Needless to say, I was very anxious about the Outreachy results this time. I was counting the days one week before the results and by the time just one day was left, I was a nervous wreck. I had narrowed down a few projects for Outreachy – on diversity and inclusion project and another one on data science by Mozilla and a few UI – UX projects (I have always been interested in UI/UX) by other orgs. I ended up only applying to Mozilla. While I am still interested in contributing to UI/UX, I didn’t know much about it – or even HTML/CSS – when I started working on the patches and being involved with a full-time internship left me with little time to learn. I also fell sick during the Outreachy application period and it prompted my decision to concentrate and apply to only one or two projects which I would really really want to work on over the internship. The ‘Diversity and Inclusion’ project with Mozilla was my first choice given various factors like the large number of things to be learnt during the project, non-technical project (my life has been full of code contributions and I wanted to explore..), my growing interest in making FOSS communities more diverse and inclusive, opportunity to apply my learnings in Fedora community post the internship, awesome team, being a part of Mozilla community and the fact that I had worked on most of my initial contribution before falling sick.

My initial contribution for Outreachy for Mozilla’s Diversity and Inclusion related project

The main project involved research, surveys and talking to volunteers in different Mozilla communities to know more about diversity and inclusion related activities.As a result, I decided to conduct a short diversity and inclusion related survey as my initial contribution. You can find the work sample with my learnings from the survey here.

When you are not selected.. but then you are..

I had been glued to the screen refreshing the results since one hour before the results. When  the results were announced, my name wasn’t in the list of selected participants. I was very sad but decided not to cry even though I couldn’t figure out where I went wrong during my application. I was eligible, had done the initial contribution to my best and even interacted with the mentor regularly. I began second guessing my abilities. I didnt have the guts to tell my boyfriend that I hadn’t been selected . He had been through my side during the past three application fiascos for GSoC and Outreachy. When he called to know about the results, I said I had been selected (I know I have a cruel sense of humor, but I didnt want any sympathy again! ). However seeing his happiness and excitement, I couldn’t keep up the pretense any longer so I broke down. He was so sure that I would be selected this time that he checked and rechecked the results page multiple times and it was looking like I would have to end up consoling him 😛 However, sometime during that, the page was updated to announce a final list of participants and lo and behold, I had been selected ! I was finally going to be a Mozillian working on diversity and inclusion ! Yaay..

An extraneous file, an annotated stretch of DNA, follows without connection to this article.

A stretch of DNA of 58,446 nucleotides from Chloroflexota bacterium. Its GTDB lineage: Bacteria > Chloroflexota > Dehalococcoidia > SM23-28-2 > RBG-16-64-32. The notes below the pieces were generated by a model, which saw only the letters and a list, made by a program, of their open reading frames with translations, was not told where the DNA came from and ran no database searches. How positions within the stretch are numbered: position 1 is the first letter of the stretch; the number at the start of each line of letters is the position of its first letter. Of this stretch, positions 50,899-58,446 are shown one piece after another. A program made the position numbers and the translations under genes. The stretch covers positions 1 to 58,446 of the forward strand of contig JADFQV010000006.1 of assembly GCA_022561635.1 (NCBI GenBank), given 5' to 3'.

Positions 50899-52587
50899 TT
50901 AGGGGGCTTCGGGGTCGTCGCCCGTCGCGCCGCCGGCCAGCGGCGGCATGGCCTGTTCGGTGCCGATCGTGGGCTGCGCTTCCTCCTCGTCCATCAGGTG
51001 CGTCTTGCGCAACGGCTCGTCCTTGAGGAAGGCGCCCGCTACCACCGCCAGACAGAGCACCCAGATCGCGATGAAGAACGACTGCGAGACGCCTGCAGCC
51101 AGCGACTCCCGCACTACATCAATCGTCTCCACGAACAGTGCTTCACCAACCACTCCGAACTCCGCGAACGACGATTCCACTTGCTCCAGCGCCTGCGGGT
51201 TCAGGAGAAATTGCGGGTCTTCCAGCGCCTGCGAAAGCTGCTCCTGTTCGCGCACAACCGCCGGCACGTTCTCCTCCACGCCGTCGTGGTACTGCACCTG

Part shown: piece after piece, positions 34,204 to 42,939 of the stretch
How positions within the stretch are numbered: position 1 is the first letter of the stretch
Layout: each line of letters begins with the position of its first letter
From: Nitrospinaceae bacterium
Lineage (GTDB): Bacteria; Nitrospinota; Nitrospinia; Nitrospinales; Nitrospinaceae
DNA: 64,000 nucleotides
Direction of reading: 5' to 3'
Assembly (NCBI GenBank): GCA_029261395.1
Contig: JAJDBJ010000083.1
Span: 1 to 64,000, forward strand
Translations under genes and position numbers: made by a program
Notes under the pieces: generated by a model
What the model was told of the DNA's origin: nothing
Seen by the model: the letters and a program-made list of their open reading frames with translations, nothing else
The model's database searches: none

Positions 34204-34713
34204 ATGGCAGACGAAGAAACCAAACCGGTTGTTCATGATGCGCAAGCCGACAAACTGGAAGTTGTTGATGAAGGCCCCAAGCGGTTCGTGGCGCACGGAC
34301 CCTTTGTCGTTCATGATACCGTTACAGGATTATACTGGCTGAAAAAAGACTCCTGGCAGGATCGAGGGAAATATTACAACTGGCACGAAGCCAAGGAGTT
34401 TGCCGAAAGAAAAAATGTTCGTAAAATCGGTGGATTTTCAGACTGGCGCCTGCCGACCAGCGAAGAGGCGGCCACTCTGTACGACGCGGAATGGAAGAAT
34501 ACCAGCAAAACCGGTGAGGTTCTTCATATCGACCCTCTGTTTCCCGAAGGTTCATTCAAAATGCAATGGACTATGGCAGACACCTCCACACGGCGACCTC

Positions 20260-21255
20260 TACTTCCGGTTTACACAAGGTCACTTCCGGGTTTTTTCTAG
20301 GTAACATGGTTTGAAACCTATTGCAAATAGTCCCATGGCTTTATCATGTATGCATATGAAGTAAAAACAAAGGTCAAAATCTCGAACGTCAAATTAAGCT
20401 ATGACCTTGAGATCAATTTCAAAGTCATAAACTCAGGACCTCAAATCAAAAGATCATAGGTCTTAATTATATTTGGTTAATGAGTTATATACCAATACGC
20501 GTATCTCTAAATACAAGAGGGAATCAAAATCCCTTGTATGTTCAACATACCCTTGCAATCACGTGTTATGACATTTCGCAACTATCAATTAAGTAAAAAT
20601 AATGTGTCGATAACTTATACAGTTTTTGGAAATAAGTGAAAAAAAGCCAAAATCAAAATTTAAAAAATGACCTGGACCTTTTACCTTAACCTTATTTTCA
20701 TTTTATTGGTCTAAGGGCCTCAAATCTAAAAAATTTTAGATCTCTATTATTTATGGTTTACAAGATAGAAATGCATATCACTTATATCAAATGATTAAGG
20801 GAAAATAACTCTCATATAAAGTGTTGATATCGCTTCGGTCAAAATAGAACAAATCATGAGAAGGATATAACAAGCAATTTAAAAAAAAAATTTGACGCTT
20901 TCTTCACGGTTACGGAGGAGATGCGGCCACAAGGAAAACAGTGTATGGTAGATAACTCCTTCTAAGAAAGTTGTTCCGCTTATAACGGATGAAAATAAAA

Other Outreachy Interns in this round

46 awesome women will be doing their internships with 14 different FOSS organizations as a part of Outreachy ! I am looking forward to getting to know them more and also their projects. You can check out their blogs about their work here. I am especially excited to know more about Zareen Farooqui and her Outreachy project with Wikimedia involving user-oriented data analytics (cause it’s community-oriented analytics, duh!) and Suzzane Hillman and her work with UX of Fedora Hubs (Fedora Hubs is a project I have seen grow since I first joined Fedora more than a year ago and I am really interested in learning how UX makes it better.)

My first week of Outreachy

Since I will be wrapping up my internship in Berlin till Dec 23, Outreachy organizers have kindly agreed to help postpone my evaluations by three weeks so that I can give my best to both the projects. During the first week, the mentors are way on a Mozilla all-hands onsite week but I will be getting familiar with the tools and resources neccesary, setting up my Mozilla account and getting to know more about Mozilla, it’s mission and the community. I will also be finalizing the kinks of the project I will be working on and I can’t wait to get started with my Outreachy internship soon 🙂